Beer Macarons

Hello friends! Today I will show you how to make these super cool Beer Macarons, filled with Beer Buttercream. I made these for Father’s Day, but they would be great for any Summer celebration!

Find the template below to download, print, and place under your baking mat or parchment paper.

Also find the video on this page or on YouTube, showing you exactly how to make these fun Beer Macarons.

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macarons shaped like beer.

I made these Beer Macarons at the same time that I made the Pink Floyd Macarons, because it was my dad’s birthday and Father’s Day on the same week, and his two favorite things in the world are Pink Floyd and beer.

pink floyd and beer macarons.

Here is the template for the Beer Macarons. Remember to print both sides, because the bottom and top macarons will need to be inverted in order to be able to make the macaron sandwich.

beer mug templates under a baking silicone mat.

To pipe the macarons, use a piping bag fitted with a small round tip, for the yellow part I used a Wilton #6.

Go around the edges and then fill the center with batter.

piping beer macarons.

After piping the yellow section, tap the tray and also use a toothpick to pop any air bubbles, this will help the batter smooth out.

After piping the yellow sections of the whole tray, I piped the white part. For the white foam part I used a piping tip fitted with a #4 Wilton tip. I also used the white batter to pipe the handle on the mugs.

piping beer macarons.

After piping the foam, tap the tray and use a toothpick to smooth out any bubbles.

using a toothpick to pop air bubbles from the surface of the macarons.

Let the macarons dry before baking. I didn’t let my macarons rest too long and used an air bake tray to bake them, which resulted in small feet.

To get very nice feet, specially when making shapes, have the macarons rest until dry before baking.

Once the macarons have baked and cooled, you can decorate them.

I used yellow food coloring dissolved in water with a paint brush to paint the mug, I drew the two vertical lines in the center of the shell, and also painted the whole shell to give it a vibrant color and also some texture.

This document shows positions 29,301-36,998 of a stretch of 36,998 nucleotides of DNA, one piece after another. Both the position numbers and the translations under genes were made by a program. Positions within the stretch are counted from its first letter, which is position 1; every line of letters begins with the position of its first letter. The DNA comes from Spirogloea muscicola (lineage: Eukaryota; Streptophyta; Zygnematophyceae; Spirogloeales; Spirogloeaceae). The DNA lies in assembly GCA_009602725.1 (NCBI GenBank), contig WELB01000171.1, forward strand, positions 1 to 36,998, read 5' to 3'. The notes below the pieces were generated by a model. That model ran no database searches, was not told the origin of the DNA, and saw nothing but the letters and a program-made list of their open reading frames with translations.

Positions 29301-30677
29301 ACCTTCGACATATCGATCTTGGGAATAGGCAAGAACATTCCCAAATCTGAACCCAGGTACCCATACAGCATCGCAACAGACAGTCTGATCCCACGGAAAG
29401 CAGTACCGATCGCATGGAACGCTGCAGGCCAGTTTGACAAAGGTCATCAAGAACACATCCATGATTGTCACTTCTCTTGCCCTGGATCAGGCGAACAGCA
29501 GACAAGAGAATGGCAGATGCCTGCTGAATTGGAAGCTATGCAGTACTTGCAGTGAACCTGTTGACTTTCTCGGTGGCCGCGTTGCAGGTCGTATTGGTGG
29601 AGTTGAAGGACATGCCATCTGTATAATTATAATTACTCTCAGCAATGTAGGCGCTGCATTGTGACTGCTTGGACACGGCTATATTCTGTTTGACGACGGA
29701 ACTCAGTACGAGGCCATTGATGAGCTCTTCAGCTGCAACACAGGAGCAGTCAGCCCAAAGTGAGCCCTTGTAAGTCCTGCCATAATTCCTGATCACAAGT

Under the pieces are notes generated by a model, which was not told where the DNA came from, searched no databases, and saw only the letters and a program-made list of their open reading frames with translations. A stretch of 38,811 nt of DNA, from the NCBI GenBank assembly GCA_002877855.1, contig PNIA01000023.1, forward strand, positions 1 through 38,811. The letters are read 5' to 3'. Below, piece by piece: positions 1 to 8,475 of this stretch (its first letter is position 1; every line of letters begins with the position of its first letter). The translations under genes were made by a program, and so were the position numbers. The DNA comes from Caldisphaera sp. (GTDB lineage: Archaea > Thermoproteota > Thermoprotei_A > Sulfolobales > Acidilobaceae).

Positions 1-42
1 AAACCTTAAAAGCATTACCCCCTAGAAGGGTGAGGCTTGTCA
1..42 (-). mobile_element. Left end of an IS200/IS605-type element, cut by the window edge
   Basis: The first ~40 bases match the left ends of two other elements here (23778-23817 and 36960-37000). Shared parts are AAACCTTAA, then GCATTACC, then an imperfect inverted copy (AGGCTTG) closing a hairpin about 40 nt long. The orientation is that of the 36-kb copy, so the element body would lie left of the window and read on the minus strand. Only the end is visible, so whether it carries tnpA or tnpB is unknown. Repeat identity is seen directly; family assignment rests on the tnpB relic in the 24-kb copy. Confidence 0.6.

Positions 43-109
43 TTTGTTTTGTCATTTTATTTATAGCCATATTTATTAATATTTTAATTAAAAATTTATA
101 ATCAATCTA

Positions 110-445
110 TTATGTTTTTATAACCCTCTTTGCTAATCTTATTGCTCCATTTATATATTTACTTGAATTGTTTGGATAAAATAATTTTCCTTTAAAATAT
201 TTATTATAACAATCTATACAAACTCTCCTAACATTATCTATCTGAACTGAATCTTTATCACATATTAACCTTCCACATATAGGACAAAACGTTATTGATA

painting a beer macaron with a paint brush.

And for the white foam, I used royal icing. I got my royal icing to a very liquidy consistency, and piped on top of the mugs.

piping white royal icing on beer macarons.

Remember to let the royal icing dry for several hours.

In any case macarons are always better if consumed 1 or 2 days after being made.

macarons shaped like beer on a wooden board.

If you like making shape macarons, here are some that I’ve made. I am improving and learning as I go, but I find them super fun!

And I provide templates for all of them as well!

macarons shaped like beer.

For the buttercream, I have made a simple vanilla buttercream with added beer as a liquid instead of the usual milk, water, or cream. This is an easy way to flavor the buttercream for the macarons.

However, here is another very fabulous option: to fill these macarons with my Butterbeer Ganache and Butterbeer Buttercream! And make this a Harry Potter themed macaron, what do you say!

macarons shaped like beer on a wooden board.

If you are learning how to make macarons, read some of my posts over at Macaron School. I have gathered all of my articles about troubleshooting, tips and tricks, beginner’s guides, science behind macarons, and much more over at Macaron School.

macarons shaped like beer on a wooden board.